This November marks the fiftieth anniversary of the first showing of Cathy Come Home on BBC television. Written by Jeremy Sandford and directed by Ken Loach, the drama documentary highlighted the desperate plight of a homeless family in London in the 1960s and had a powerful effect on television viewers. Years later in 1998, it was voted the best single television drama in a Radio Times poll.

The play led to a public outcry about the problem of homelessness. Up and down the country people came together - often in partnership with their local churches - to form housing associations in their town or city to provide homes for homeless people. Although the housing associations were originally run by volunteers on a small scale, many of them soon began to employ staff and grew over the years or merged with other housing associations to become large providers of badly-needed affordable homes.

Despite housing associations and others building hundreds of thousands of homes over the last fifty years, the problem of homelessness has not gone away. Today more and more families are being accepted as homeless by local authorities up and down the country and last Christmas over 100,000 children were in temporary accommodation. There is simply not enough affordable housing around to meet their housing needs.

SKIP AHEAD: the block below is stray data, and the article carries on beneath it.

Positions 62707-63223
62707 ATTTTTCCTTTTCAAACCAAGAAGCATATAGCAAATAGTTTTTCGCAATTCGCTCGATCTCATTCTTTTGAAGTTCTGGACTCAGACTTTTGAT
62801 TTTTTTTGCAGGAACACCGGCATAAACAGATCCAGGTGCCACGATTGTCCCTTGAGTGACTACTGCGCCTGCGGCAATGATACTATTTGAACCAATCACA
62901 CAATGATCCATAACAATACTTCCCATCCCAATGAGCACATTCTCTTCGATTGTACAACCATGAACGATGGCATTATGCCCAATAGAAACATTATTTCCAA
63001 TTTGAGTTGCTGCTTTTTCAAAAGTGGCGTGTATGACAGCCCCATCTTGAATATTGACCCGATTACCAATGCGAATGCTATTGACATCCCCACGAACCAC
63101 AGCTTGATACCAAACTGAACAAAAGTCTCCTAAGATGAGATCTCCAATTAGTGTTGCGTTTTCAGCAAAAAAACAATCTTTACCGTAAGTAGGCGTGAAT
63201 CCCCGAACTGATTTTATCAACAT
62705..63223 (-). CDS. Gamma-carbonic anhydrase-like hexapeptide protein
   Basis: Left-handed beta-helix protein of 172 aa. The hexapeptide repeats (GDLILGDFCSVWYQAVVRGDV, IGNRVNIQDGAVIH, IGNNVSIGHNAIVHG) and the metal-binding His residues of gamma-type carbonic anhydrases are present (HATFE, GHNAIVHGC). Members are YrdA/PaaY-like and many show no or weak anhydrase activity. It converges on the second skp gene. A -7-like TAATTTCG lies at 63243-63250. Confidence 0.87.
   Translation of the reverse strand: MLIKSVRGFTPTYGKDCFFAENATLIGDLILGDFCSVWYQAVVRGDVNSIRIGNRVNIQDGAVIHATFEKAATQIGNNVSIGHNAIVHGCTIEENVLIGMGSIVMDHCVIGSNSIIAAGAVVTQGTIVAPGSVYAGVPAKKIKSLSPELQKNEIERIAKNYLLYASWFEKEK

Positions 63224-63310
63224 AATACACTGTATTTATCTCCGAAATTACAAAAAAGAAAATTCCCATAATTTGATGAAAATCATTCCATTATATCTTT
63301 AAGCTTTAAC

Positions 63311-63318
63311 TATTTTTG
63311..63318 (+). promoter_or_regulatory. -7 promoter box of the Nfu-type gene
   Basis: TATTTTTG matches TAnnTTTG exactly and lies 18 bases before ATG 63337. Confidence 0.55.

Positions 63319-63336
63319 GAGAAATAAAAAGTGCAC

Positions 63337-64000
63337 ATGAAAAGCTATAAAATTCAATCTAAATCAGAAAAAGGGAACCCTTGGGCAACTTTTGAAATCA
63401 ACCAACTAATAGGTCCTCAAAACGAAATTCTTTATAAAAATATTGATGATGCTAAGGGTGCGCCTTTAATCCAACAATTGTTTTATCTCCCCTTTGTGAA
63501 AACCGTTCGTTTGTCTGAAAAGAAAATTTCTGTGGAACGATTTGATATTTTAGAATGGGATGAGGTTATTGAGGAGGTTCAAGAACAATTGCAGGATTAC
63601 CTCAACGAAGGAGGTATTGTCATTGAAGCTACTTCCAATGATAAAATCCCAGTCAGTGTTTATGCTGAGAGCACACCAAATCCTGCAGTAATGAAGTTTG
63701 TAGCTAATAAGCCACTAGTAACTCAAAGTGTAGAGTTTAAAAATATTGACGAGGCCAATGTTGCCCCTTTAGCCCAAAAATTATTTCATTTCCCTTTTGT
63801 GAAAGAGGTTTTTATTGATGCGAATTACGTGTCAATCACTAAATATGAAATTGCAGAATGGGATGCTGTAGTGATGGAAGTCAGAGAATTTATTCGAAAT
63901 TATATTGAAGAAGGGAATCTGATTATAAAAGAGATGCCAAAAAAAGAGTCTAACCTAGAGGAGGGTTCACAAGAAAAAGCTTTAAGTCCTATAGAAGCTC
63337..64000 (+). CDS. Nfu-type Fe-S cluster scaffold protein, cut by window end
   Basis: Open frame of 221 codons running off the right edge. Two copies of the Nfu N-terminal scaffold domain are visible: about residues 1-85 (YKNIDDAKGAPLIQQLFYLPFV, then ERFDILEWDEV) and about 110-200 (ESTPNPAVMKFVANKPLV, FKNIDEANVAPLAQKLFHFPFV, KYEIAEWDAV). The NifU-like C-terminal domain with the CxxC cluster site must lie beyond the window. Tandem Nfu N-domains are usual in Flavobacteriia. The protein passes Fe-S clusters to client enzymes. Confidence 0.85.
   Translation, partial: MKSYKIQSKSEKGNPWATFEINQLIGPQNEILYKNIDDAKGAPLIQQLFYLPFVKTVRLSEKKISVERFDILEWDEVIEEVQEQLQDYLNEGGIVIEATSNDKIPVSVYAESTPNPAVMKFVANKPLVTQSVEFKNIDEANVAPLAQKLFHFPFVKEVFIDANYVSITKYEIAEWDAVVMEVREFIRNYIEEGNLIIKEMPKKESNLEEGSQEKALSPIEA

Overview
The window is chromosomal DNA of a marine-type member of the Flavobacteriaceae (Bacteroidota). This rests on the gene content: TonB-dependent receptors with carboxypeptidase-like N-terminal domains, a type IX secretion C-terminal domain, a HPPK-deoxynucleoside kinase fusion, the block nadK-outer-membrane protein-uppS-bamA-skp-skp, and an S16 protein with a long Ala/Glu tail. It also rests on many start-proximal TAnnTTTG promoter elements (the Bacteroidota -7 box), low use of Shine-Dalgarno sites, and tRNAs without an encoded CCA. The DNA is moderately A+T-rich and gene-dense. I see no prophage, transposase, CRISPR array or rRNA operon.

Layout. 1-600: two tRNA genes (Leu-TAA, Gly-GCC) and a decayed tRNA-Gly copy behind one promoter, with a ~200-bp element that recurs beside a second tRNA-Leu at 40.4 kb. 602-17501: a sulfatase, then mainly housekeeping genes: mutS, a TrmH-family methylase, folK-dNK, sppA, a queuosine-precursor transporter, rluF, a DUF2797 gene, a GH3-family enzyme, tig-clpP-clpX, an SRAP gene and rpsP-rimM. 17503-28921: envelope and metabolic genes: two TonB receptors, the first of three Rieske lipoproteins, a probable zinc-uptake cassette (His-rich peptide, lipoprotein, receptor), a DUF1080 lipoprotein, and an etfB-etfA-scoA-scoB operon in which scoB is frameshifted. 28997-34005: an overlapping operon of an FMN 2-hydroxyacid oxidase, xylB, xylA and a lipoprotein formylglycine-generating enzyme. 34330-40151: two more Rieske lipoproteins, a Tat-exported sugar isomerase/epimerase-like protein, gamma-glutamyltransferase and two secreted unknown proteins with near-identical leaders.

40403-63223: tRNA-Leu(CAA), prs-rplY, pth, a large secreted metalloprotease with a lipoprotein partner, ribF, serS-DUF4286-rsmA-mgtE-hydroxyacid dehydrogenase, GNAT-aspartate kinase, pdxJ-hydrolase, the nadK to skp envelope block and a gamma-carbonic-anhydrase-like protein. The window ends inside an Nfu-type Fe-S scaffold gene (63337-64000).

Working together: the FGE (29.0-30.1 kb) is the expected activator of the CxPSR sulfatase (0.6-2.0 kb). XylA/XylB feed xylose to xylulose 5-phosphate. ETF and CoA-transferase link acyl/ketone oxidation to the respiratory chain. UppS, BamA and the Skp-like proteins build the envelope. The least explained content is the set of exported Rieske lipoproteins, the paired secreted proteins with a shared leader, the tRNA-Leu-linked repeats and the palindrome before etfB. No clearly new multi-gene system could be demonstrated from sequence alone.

About the Project

Helping to provide homes for homeless peopleA group of housing associations that were formed in the Cathy Come Home era have come together to mark the 50th anniversary of Cathy Come Home and to highlight the continuing needs of homeless people. The Homes for Cathy group will be organising a range of local and national events and initiatives in the months leading up to and around the anniversary. They will be liaising with the National Housing Federation, Shelter, Crisis and other groups campaigning for homeless people and hope to work with the media, members of the House of Lords and the Cardboard Citizens Theatre workshop, amongst others.

The group would welcome the involvement of other housing associations who would like to highlight the problem of homelessness and raise awareness of the need for more affordable homes across the UK.  They should contact David Bogle of Hightown Housing Association at

Real Cathy Stories: Meet Martin ...

Martin found himself with nowhere to live after a series of personal hardships spiralled him into homelessness and unemployment.

‘Homes for Cathy’ Partners

Arches Housing
Brighter Futures
Broadland Housing Group
Connect Housing
Hastoe Group
Hightown Housing Association
Leeds and Yorkshire Housing Association
MSV Housing
North Star
Peabody Group
Shepherds Bush Housing Group
South Yorkshire Housing Association
Tyne Housing Association